• 58.1 percent were anti-Jewish.
  • 18.7 percent were anti-Islamic (Muslim).
  • 4.5 percent were anti-Catholic.
  • 3.2 percent were anti-multiple religions, group.
  • 2.4 percent were anti-Protestant.
  • 1.8 percent were anti-Other Christian.
  • 1.4 percent were anti-Sikh.
  • 1.4 percent were anti-Eastern Orthodox (Russian, Greek, Other).
  • 0.9 percent (15 offenses) were anti-Mormon
  • 0.9 percent (15 offenses) were anti-Hindu.
  • 0.8 percent (13 offenses) were anti-Jehovah’s Witness.
  • 0.5 percent (9 offenses) was anti-Buddhist.
  • 0.5 percent (8 offenses) were anti-Atheism/Agnosticism/etc.
  • 4.9 percent were anti-other (unspecified) religion.

Sexual-orientation bias (Based on Table 1.)

In 2017, law enforcement agencies reported 1,303 hate crime offenses based on sexual-orientation bias. Of these offenses:

  • 58.2 percent were classified as anti-gay (male) bias.
  • 24.6 percent were prompted by an anti-lesbian, gay, bisexual, or transgender (mixed group) bias.
  • 12.2 percent were classified as anti-lesbian bias.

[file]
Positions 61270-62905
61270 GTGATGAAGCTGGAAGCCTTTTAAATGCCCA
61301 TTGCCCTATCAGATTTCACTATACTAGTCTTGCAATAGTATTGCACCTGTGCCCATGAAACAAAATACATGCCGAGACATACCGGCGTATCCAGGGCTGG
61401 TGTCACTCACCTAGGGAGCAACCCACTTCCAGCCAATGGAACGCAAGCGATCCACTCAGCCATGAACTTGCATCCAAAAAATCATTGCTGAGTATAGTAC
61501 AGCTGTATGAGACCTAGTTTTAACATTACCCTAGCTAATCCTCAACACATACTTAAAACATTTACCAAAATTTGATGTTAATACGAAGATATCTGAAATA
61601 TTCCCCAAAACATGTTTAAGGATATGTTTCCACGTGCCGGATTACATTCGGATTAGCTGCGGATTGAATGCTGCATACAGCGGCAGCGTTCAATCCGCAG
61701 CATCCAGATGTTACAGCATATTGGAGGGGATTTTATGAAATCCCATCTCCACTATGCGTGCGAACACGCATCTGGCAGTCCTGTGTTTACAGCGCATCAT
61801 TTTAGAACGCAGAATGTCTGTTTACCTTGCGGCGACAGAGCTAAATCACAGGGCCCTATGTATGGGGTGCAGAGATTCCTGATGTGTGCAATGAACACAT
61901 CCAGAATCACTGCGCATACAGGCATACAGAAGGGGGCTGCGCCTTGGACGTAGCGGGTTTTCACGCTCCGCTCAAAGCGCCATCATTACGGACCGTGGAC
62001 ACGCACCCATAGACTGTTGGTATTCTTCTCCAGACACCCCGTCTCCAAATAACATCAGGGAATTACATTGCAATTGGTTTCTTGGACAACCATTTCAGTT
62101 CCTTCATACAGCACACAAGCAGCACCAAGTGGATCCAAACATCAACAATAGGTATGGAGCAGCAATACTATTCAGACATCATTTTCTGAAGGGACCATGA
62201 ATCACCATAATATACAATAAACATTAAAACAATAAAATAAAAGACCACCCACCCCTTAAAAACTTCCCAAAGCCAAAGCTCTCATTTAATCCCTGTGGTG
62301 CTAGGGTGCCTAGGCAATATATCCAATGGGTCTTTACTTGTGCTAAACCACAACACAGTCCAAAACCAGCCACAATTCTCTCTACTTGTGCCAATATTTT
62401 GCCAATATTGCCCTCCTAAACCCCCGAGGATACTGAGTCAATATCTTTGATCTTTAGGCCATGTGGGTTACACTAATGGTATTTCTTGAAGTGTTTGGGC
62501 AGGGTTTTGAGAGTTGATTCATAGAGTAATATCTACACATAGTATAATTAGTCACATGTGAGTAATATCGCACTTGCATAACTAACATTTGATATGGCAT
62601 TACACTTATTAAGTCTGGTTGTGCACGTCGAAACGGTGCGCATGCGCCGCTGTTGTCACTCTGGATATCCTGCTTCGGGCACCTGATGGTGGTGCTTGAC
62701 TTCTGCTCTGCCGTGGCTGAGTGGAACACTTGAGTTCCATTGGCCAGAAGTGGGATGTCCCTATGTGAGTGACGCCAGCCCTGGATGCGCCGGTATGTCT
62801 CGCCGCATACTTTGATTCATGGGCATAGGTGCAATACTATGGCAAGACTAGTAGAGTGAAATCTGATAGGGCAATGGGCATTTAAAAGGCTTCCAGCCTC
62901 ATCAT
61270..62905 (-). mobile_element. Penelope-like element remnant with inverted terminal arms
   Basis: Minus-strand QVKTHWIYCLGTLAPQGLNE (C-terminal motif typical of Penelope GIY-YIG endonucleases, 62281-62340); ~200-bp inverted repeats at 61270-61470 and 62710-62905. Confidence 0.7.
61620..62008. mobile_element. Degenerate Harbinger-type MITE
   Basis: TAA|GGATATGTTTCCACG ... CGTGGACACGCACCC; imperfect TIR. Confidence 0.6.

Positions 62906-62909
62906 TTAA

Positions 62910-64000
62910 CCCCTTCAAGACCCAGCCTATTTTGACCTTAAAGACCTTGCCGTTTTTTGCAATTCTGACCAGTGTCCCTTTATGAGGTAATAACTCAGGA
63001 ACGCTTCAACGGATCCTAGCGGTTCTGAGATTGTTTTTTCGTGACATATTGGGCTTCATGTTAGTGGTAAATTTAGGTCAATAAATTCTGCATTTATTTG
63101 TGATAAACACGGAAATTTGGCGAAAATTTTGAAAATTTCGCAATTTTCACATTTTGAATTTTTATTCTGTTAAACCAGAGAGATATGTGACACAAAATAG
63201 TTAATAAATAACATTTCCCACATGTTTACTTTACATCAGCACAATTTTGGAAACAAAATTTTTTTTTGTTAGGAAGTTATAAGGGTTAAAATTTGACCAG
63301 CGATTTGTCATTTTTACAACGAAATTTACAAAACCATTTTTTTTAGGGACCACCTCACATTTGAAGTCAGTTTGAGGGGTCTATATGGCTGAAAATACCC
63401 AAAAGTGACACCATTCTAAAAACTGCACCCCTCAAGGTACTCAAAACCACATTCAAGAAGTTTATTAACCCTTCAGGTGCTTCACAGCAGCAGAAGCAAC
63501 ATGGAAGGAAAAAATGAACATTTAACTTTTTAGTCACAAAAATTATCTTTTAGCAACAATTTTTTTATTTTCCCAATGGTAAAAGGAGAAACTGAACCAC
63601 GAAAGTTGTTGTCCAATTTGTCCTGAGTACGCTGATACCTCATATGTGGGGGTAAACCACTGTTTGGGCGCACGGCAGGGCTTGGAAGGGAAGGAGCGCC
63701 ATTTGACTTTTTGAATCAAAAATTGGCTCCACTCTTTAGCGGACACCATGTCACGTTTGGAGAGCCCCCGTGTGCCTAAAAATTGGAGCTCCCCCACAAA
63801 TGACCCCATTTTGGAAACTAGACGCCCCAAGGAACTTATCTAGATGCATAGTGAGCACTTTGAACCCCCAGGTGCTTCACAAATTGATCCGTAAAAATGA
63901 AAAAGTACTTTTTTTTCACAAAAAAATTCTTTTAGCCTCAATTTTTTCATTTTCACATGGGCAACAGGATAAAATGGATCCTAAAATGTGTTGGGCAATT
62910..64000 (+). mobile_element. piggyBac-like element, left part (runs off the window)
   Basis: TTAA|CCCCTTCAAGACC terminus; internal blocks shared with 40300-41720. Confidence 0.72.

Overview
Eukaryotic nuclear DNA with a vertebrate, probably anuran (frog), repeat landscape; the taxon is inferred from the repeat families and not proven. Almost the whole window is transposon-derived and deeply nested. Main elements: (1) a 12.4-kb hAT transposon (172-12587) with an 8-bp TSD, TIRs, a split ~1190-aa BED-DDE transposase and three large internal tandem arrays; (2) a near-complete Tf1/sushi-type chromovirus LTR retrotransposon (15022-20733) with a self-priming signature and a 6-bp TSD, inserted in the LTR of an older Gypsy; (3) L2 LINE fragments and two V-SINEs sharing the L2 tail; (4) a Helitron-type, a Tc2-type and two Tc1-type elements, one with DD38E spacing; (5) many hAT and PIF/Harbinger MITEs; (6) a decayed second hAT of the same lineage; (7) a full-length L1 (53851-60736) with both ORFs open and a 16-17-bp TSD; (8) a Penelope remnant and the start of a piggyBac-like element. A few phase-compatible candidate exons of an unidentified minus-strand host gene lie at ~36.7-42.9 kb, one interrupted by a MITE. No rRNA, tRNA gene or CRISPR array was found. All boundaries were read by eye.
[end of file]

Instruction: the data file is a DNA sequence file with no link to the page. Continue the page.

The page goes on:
• 2.8 percent were the result of an anti-heterosexual bias.
  • 2.1 percent were classified as anti-bisexual bias.

Gender-identity bias (See Table 1.)

Of the single-bias incidents, 131 offenses were a result of gender-identity bias. Of these offenses:

  • 118 were anti-transgender.
  • 13 were anti-gender non-conforming.

Disability bias (See Table 1.)

There were 128 reported hate crime offenses committed based on disability bias. Of these:

  • 93 offenses were classified as anti-mental disability.
  • 35 offenses were reported as anti-physical disability.

Gender bias (See Table 1.)

There were 53 offenses of gender bias reported in 2017. Of these:

  • 28 were anti-female.
  • 25 were anti-male.

By offense types (Based on Table 2.)

Of the 8,437 reported hate crime offenses in 2017:

  • 27.6 percent were destruction/damage/vandalism
  • 27.1 percent were intimidation.
  • 20.7 percent were simple assault.